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This is me shouting instructions, while a 33-year-old software engineer called Adrian bumbles around onstage wearing a helmet so big he can't see a thing. I'm attempting to direct him through a small archway, but instead he careers into one of the walls of the stage-set of 'Knightmare Live'. It starts to wobble, and rather ruins the illusion that we're in a dank dungeon, and not the ballroom of the Gilded Balloon.
Looking on are over 100 giggling audience members, who've each paid £10 to watch this charade. 'Caution team,' advises Treguard – French knight, decent chap, and our guide on this quest. 'You have tarried too long'. At that a club-wielding goblin appears, and attempts to bash Adrian's brains out. 'Side-step left!' I holler. 'SIDE-STEP LEFT!'
All of this will frankly make no sense to you at all, unless you're either old enough, or geeky enough, to have watched retro game show, 'Knightmare'. This groundbreaking virtual reality adventure was a staple of ITV's children's programming between 1987 and 1994, and used blue-screen technology (lifted from the weather forecasts by creator Tim Childs) to project kids into Treguard's castle netherworld. There, these 'dungeoneers' would quest to retrieve valuable items from the abominable Lord Fear – mostly unsuccessfully. Scores of pre-pubescent patsies starved, fell to their deaths, or were chopped in half by spinning blades over the show's eight seasons.
'Knightmare' was cleverly plotted, meticulously detailed and blindingly well-acted. Hugo Myatt, in particular, excelled as Treguard – booming his catchphrase, 'Welcome watchers of illusion, to the castle of confusion', with gusto worthy of an RSC thesp. But the show's masterstroke was to keep the dungeoneer in the dark with the 'Helmet of Justice'. This bit of fibreglass headgear was so large and unwieldy the poor tween wearing it could only see their own feet.
'It's this horrible thing: a child's blind, and a goblin's coming for them,' says Paul Flannery, who fills Myatt's armour as Treguard in 'Knightmare Live'. It was horrible – in a darkly compelling way – watching the original series as a kid. It made me think that maybe I too could be sent to a place beyond the protective reach of grown-ups, where I would face great dangers that I couldn't perceive first-hand.
And now, as a 27-year-old man, I have come to Edinburgh to face those fears. Except I'm not the one in the helmet, Adrian is – my job is to direct him from Companion's Corner. More importantly, those spinning blades aren't spinning within my TV set, they're just a few feet away from me. 'Knightmare Live' is as faithful a recreation of the original show as you can achieve in a theatre, with no computer graphics whatsoever.
There is, of course, only one physical space for the dungeoneer to explore (as opposed to the endless, magical possibilities of a CGI realm), but the cast and crew do a good job of heaving the set around to change the scenario from a stoney cell, into a boisterous pub, into a foreboding forest etc. It's not an easy task, and Treguard gets tetchy when I point out the similarities between one woodland clearing and another. 'You move the bloody tree, then' he barks.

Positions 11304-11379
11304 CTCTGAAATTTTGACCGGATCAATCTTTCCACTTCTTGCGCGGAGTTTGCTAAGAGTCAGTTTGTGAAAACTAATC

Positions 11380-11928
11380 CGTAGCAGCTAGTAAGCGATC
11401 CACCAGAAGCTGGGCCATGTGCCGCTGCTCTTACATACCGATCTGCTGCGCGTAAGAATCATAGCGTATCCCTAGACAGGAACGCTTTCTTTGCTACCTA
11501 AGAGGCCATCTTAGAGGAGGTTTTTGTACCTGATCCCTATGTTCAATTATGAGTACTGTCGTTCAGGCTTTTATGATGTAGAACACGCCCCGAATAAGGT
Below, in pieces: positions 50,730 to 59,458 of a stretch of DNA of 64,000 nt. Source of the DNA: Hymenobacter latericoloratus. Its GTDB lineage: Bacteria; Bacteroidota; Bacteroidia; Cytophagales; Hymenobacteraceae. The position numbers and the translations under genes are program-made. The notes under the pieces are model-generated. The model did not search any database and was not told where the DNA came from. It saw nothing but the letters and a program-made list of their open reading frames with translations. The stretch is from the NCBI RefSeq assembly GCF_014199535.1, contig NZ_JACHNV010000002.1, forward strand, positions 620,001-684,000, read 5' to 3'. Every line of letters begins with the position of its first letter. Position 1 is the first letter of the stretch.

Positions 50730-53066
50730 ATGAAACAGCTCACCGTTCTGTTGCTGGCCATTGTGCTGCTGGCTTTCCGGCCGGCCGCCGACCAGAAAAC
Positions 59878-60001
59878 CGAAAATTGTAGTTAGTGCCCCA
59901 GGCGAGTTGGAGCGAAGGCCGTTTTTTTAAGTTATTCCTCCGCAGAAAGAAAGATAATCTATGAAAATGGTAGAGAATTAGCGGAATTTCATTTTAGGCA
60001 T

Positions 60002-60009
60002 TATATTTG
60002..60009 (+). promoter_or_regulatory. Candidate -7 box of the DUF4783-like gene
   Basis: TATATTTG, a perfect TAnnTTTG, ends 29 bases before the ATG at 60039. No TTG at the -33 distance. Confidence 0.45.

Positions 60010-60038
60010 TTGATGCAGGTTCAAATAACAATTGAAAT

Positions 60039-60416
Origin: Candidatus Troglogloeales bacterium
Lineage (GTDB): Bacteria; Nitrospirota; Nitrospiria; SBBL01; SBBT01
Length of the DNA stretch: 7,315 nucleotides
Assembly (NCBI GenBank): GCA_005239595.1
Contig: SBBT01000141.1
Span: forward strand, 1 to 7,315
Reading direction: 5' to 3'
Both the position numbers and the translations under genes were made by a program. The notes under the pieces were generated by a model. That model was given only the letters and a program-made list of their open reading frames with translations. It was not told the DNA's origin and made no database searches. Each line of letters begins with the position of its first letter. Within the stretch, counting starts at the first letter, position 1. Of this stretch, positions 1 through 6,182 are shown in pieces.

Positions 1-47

Pissing off the show's bosses is, historically, not a good idea. Rumour has it that when Tim Childs was in charge back in the ’80s and ’90s he would happily cull any smart-mouthed brats that started to annoy him. I've already made a few mis-steps: encouraging Adrian to take the glockenspiel from the table of useful items, for example, when he should obviously have picked up the chalk. Add to that my slow-paced spellcasting and our team doesn't stand a chance. Adrian – brave as he is for an offshore systems specialist – perishes about 20 minutes before the end, and I'm to blame.
But 'Knightmare Live' does offer some sense of redemption. The TV show was cut off at its ratings peak, when it was thought to have outgrown its original demographic. Now the format has a second chance of sorts, and a little bit of that generous spirit has crept into the stage version.
'What made "Knightmare" stand out is that it didn't patronise these kids,' explains Tom Bell, who plays Lord Fear with eye-popping intensity. He's right – when you were dead, you were dead, and Treguard would only mark your passing with a wry, 'Ooh, nasty!'. However, in 'Knightmare Live', the magic of theatre allows more room for a fairytale ending.
It's an apt conclusion to the 'Knightmare' adventure, given that, for many watchers, seeing the show live is a dream come true. The crowd whoop and cheer at every one of Treguard's stock phrases, drown out Lord Fear's villainous laughs with boos and jeers, and help me solve the riddles that I have no hope of answering. They even applaud Adrian and I, despite our failure. The whole thing is a nostalgia trip on a Odyssian scale, with the audience phasing across time back to their own childhoods, and laughing at the demons of the past.
'Game of Thrones' might have the sex and the violence, but 'Knightmare' offers something even more compelling: 'the human element,' says Paul Flannery, summing things up with Treguardian pithiness. 'That's the reason it endures.'